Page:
This is an autobiographical coming-of-age novel. It follows Allegra from the age of about three to about age thirteen. She's a very precocious Jewish girl growing up in Brooklyn in the 1930s. At that time, Jewish girls from wealthy families were expected to have no other ambition than to make a good marriage with a rich man, have a couple of kids, and be one of the ladies who lunch and play cards all day. These social strictures don't suit Allegra, and she's very vocal about it. Just as she's en This is an autobiographical coming-of-age novel. It follows Allegra from the age of about three to about age thirteen. She's a very precocious Jewish girl growing up in Brooklyn in the 1930s. At that time, Jewish girls from wealthy families were expected to have no other ambition than to make a good marriage with a rich man, have a couple of kids, and be one of the ladies who lunch and play cards all day. These social strictures don't suit Allegra, and she's very vocal about it. Just as she's entering adolescence, she goes away to camp for the whole summer and discovers that there are other options for strong, talented young women who choose to define their own paths.This book was a delightful, lighthearted read. It's only about 175 pages, and can easily be read in less than a day. There's a lot of subtle humor and a handful of laugh-out-loud moments as Allegra makes her discoveries about her world and shares her opinions.
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  • Liz
    February 16, 2008
    If you liked Scout from To Kill a Mockingbird, you will like this novel's protagonist. She is a spunky young girl trying to make sense of life and make her way through many typical coming of age struggles. She is attempting to find her own identity and balance that with her ethnic, religious, and gender identity. She is very witty, and you may even laugh out loud at times. I did not love the very heavy handed feminist themes, and chapter 11 is really ridiculous. Overall, It is a quick, fun read If you liked Scout from To Kill a Mockingbird, you will like this novel's protagonist. She is a spunky young girl trying to make sense of life and make her way through many typical coming of age struggles. She is attempting to find her own identity and balance that with her ethnic, religious, and gender identity. She is very witty, and you may even laugh out loud at times. I did not love the very heavy handed feminist themes, and chapter 11 is really ridiculous. Overall, It is a quick, fun read and an interesting way to learn a little about the Jewish culture.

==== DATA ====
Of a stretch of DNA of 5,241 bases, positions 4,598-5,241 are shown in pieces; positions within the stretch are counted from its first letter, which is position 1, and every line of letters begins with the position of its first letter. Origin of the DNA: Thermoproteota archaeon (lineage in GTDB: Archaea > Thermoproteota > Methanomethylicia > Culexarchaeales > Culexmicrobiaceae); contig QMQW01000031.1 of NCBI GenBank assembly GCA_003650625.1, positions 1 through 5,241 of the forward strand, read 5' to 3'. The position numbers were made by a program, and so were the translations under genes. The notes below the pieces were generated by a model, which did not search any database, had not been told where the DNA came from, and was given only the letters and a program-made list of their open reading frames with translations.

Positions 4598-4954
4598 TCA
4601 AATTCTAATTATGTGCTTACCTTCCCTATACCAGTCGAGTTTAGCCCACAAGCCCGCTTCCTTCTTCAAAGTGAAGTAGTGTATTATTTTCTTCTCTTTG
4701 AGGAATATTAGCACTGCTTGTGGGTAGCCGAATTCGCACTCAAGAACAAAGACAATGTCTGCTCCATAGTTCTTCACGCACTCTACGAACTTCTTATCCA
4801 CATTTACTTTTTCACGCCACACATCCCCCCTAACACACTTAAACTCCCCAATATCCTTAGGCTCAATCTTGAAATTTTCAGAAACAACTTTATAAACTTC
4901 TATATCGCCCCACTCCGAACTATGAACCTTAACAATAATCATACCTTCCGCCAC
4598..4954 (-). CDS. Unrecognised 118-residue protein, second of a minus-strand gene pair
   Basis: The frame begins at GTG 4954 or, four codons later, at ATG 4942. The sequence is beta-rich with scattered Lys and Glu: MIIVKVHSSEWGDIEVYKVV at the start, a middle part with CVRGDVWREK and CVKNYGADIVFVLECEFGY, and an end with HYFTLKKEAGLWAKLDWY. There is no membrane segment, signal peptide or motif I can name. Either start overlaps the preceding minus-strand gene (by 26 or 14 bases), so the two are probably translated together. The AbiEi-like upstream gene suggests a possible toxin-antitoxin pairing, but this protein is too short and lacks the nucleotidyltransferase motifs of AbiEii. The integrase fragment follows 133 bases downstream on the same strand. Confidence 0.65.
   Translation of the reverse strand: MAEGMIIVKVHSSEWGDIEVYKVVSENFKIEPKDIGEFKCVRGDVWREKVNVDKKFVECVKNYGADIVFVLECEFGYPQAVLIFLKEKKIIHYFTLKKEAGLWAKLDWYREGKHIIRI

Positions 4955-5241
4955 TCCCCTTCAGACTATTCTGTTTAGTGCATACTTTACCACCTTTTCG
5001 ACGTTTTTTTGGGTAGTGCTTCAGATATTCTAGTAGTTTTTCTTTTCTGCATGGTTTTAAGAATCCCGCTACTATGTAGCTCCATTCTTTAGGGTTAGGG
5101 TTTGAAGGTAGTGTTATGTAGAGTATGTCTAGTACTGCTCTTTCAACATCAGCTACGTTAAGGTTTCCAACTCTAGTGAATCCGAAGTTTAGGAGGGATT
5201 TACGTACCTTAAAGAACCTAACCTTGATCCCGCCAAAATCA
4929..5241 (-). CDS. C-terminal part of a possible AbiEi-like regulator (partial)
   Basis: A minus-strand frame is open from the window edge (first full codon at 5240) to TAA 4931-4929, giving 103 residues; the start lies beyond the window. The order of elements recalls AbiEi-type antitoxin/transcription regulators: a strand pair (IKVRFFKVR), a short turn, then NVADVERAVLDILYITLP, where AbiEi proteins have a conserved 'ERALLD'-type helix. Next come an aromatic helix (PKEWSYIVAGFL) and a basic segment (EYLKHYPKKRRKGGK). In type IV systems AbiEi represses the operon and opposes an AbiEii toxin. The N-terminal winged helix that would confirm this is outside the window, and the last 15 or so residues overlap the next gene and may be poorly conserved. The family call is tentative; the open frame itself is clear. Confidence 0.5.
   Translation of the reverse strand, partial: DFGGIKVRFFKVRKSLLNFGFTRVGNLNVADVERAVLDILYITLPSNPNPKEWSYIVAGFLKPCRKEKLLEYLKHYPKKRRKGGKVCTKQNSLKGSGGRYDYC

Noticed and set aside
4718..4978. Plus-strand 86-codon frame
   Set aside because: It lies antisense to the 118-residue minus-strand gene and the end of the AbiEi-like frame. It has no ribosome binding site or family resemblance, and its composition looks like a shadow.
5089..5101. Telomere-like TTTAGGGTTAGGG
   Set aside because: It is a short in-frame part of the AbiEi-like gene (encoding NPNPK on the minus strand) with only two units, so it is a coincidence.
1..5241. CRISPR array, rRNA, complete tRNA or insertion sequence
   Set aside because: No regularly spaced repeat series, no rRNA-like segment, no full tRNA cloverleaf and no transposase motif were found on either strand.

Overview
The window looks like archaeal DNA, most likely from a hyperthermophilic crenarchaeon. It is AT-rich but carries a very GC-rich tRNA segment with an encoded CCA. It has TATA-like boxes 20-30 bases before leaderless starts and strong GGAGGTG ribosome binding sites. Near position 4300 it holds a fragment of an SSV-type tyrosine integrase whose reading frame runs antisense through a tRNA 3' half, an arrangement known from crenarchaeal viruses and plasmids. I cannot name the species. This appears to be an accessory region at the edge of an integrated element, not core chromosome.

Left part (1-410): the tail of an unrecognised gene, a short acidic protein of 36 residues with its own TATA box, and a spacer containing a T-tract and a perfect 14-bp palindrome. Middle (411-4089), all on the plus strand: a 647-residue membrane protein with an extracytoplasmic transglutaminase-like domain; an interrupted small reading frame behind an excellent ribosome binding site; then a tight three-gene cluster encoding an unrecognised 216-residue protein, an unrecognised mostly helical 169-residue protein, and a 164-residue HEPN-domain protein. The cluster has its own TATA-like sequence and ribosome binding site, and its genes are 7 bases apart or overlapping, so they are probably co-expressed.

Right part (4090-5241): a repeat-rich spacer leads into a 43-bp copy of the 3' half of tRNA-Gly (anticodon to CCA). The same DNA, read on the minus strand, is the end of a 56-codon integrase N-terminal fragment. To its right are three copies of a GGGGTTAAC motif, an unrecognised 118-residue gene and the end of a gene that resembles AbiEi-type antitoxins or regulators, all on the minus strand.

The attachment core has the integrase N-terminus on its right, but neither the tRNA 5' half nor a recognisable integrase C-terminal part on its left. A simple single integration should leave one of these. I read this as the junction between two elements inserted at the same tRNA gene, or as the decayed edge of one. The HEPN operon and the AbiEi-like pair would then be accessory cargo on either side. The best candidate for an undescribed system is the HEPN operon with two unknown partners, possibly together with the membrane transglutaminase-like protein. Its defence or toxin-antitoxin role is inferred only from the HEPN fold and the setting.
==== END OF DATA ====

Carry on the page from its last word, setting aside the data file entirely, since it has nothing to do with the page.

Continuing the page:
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  • Crystal Muno
    June 9, 2009
    Allegra is funny and smart and beyond precocious. At times while reading the book I thought, "There is NO way a girl this young and in this era of time has this much self-awareness and feminism" but then I think of my grandmother who had just as much spunk as Allegra and while she may not have put her beliefs into such articulate words, she navigated through a man's word never once letting her dress keep her back.
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  • Lizzie
    August 19, 2014
    All these A Tree Grows in Brooklyn cousins on the list are making me lose my mind. Can hardly wait to read this..Still combing through the 500 Great Books By Women book list, which got set up as a Goodreads group, and tracking the demographics via spreadsheet (and so can yoouuu).
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  • Daniel Deller
    July 27, 2013
    Strange and wonderful it is, the places a good book will take you. When I was young, maybe 8?, on the strength of reading this I yearned to be Jewish and female, and while reading I was a young Jewish girl with the narrator. A strong case for the transformative power of fiction!
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  • Sunni
    March 16, 2008
    Short, sweet. Funny and moving. Really reminded me of my mother and aunt and the time they grew up in.
  • Jackie R
    April 16, 2012
    Quite fun. A coming of age type of book with warmth and humor as well as an interesting look at the late 20's and 30's of a wealthy Jewish family in New York.
  • Allison Lyons
    June 8, 2013
    The story of a hilarious young girl in the 30s just trying to figure out her place in the world. Especially being a girl. I laughed out loud a few times.
  • Meen
    May 13, 2008
    Deee-lightful!
  • Annie Matthys
    July 15, 2008
    A MUST-READ! This is one of the best books I've had the pleasure of being acquainted with.
  • Hannah
    October 10, 2008
    Allegra is really funny, and just spits out what ever is on her mind. But the story wasn't really fluid.
  • Terri Jacobson
    July 1, 2012
    A light and entertaining story of Allegra Maud Goldman as she comes of age and learns to deal with the vagaries of the adult world. Amusing and lighthearted.
  • Lili
    November 22, 2010
    Well it was original. I loved the time setting and around what it revolved. It made you feel human. The book brings the perspective of a growing girl in a different century.
  • Steph
    October 21, 2008
    References to her father's dressmaking factory, which he called "the place," resonated with me as I recalled the many visits I made to MY grandfather's "place" in the garment district of Manhattan.
  • Lynn
    October 13, 2013
    One of the best things I've read this year. Thanks, Melki!!